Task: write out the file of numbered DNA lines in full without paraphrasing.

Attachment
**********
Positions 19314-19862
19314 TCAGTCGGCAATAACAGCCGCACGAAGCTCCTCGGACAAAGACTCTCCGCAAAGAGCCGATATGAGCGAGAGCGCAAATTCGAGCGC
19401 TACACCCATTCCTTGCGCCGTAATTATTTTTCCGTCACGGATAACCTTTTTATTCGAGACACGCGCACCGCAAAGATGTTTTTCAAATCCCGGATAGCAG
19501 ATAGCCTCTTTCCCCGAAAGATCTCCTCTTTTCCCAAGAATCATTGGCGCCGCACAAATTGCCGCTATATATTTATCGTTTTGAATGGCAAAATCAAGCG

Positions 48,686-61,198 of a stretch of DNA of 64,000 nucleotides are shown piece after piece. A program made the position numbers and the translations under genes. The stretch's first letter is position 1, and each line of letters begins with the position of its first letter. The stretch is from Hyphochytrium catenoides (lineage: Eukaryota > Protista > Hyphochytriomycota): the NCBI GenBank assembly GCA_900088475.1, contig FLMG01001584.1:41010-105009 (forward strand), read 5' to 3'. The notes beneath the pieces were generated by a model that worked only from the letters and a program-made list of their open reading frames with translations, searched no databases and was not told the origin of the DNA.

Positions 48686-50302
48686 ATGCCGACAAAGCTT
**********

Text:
Positions 19314-19862
19314 TCAGTCGGCAATAACAGCCGCACGAAGCTCCTCGGACAAAGACTCTCCGCAAAGAGCCGATATGAGCGAGAGCGCAAATTCGAGCGC
19401 TACACCCATTCCTTGCGCCGTAATTATTTTTCCGTCACGGATAACCTTTTTATTCGAGACACGCGCACCGCAAAGATGTTTTTCAAATCCCGGATAGCAG
19501 ATAGCCTCTTTCCCCGAAAGATCTCCTCTTTTCCCAAGAATCATTGGCGCCGCACAAATTGCCGCTATATATTTATCGTTTTGAATGGCAAAATCAAGCG

Positions 48,686-61,198 of a stretch of DNA of 64,000 nucleotides are shown piece after piece. A program made the position numbers and the translations under genes. The stretch's first letter is position 1, and each line of letters begins with the position of its first letter. The stretch is from Hyphochytrium catenoides (lineage: Eukaryota > Protista > Hyphochytriomycota): the NCBI GenBank assembly GCA_900088475.1, contig FLMG01001584.1:41010-105009 (forward strand), read 5' to 3'. The notes beneath the pieces were generated by a model that worked only from the letters and a program-made list of their open reading frames with translations, searched no databases and was not told the origin of the DNA.

Positions 48686-50302
48686 ATGCCGACAAAGCTT